Created under the American Rescue Plan Act in March 2021, the RRF’s original fund of $28.6 billion was depleted by May, with only about one-third of eligible applicants receiving any support. Marisic says the BA is making a major appeal to replenish the RRF. She emphasizes that this is not a request for new money: Lawmakers originally said that the RRF would receive $60 million total in funding, with the initial grants as a first installment. Now, Marisic says, it’s time for Congress to approve the rest of the money to assist small businesses still suffering from on-premise sales declines as a result of the pandemic.

The House approved an additional $42 million for the RRF in April, but that relief package has yet to pass the Senate; its Senate counterpart bill, Small Business COVID Relief Act of 2022, includes $40 million for the RRF.

One hurdle facing Senate approval is the same as what the USPS Shipping Equity Act faces: This may not rise to the top of senators’ priority list. To them, it may not appear urgent at all. Restaurants, bars, and taprooms are largely back open now, without pandemic-era restrictions. It was perhaps easier to make the case for emergency funding when dining rooms were closed and breweries were producing hand sanitizer. Today, in many cities, on-premise activity looks close to what it was pre-pandemic.

The Capitol Hill news outlet Roll Call reported Wednesday that the Senate may vote on the bill next week. If not, it may hinge on what happens with COVID and the hospitality business in the coming months; Marisic says that a vote could also come as part of an end-of-year spending bill.

Opposition to Spirits-Based RTD Tax Equivalency

Distilled spirits are generally taxed at a higher rate than beer at the federal and local levels, even when it comes to products of equal alcohol content. Thus, the spirits industry is pushing for what it calls “tax equivalency”—arguing, for example, that the excise taxes should be the same for a 5 percent ABV hard seltzer produced by a brewery and a 5 percent ABV spirit-based canned cocktail produced by a distillery. The BA is united with other beer trade groups, such as the Beer Institute and the National Beer Wholesalers Association, in opposing this tax equivalency at all levels.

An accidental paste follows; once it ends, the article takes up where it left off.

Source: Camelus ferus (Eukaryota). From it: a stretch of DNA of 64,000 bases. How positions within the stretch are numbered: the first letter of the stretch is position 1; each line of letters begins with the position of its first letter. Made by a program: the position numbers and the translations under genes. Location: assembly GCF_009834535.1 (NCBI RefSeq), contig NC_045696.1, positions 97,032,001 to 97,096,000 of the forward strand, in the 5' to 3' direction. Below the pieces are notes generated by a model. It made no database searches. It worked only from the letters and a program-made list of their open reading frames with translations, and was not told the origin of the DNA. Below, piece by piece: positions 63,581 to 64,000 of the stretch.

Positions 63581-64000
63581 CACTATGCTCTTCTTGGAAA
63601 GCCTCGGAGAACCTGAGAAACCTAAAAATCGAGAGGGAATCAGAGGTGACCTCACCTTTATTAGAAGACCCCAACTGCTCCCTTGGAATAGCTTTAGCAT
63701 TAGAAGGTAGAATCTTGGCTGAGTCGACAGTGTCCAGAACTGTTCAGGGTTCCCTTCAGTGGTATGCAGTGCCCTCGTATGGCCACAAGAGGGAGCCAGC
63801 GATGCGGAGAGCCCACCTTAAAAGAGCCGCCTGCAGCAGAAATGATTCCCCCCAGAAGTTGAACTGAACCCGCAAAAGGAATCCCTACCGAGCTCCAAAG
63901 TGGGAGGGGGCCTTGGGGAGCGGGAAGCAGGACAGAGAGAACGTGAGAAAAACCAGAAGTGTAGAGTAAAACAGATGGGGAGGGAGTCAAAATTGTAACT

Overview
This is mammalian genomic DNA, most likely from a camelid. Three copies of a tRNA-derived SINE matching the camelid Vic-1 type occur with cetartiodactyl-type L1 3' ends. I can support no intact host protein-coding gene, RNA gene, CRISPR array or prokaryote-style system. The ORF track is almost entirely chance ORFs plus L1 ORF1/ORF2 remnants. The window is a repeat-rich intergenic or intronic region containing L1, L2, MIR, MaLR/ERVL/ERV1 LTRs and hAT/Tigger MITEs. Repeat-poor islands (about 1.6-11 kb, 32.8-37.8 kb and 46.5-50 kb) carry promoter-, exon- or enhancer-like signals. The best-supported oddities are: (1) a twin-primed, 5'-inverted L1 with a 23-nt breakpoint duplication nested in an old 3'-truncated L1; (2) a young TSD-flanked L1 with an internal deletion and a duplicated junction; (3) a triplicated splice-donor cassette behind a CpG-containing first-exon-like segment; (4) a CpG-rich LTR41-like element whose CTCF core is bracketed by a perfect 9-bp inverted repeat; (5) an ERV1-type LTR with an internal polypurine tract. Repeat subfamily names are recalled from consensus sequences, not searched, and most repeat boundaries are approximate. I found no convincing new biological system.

Tax equivalency would have the biggest impact at the chain retail level, where drinkers make purchasing decisions between canned cocktails and beer in real time, taking price into consideration among other factors.

The beer trade groups argue that not all alcoholic beverages are the same and that beer has long been a more moderate beverage deserving of its lower excise tax rates. The concern is that lower taxes on ready-to-drink cocktails (RTDs) would make them more profitable, cheaper, and more available, potentially pushing beer off the retail shelves. Notably, expanded retail availability for spirits-based RTDs is a big part of the tax-equivalency lobbying at the state level.

To put that concern in context: Beer has been losing market share to spirits for decades, and lately breweries have been struggling to compete for occasions and product types that they once dominated. “Until 18 months ago, it looked like beer was winning the ‘beyond-beer’ wars, with hard seltzers and [flavored malt beverages],” Sorini says. “Now, it’s liquor RTD products.”

To avoid ceding “beyond beer” to spirits-based RTDs, the BA says it is vigorously opposing tax-equivalency bills at the federal and state levels, in cooperation with the other beer trade groups. So far, the group effort appears to have more wins than losses, with states including Arizona, Hawaii, Maryland, and New Jersey voting down tax-equivalency bills so far this year. Similar bills are still pending in Alabama, Kentucky, Minnesota, and Ohio, though the BA considers them all “unlikely to progress” this year.

However, this early win streak could change direction as more state lawmakers introduce tax-equivalency legislation, and as the popularity of RTDs continues to grow. While the BA encourages its members to continue to oppose tax equivalency, it may be a harder sell to the wider drinking public. From the consumer’s point of view, common sense might suggest that a 5 percent ABV drink is a 5 percent ABV drink, no matter what its fermentable base is.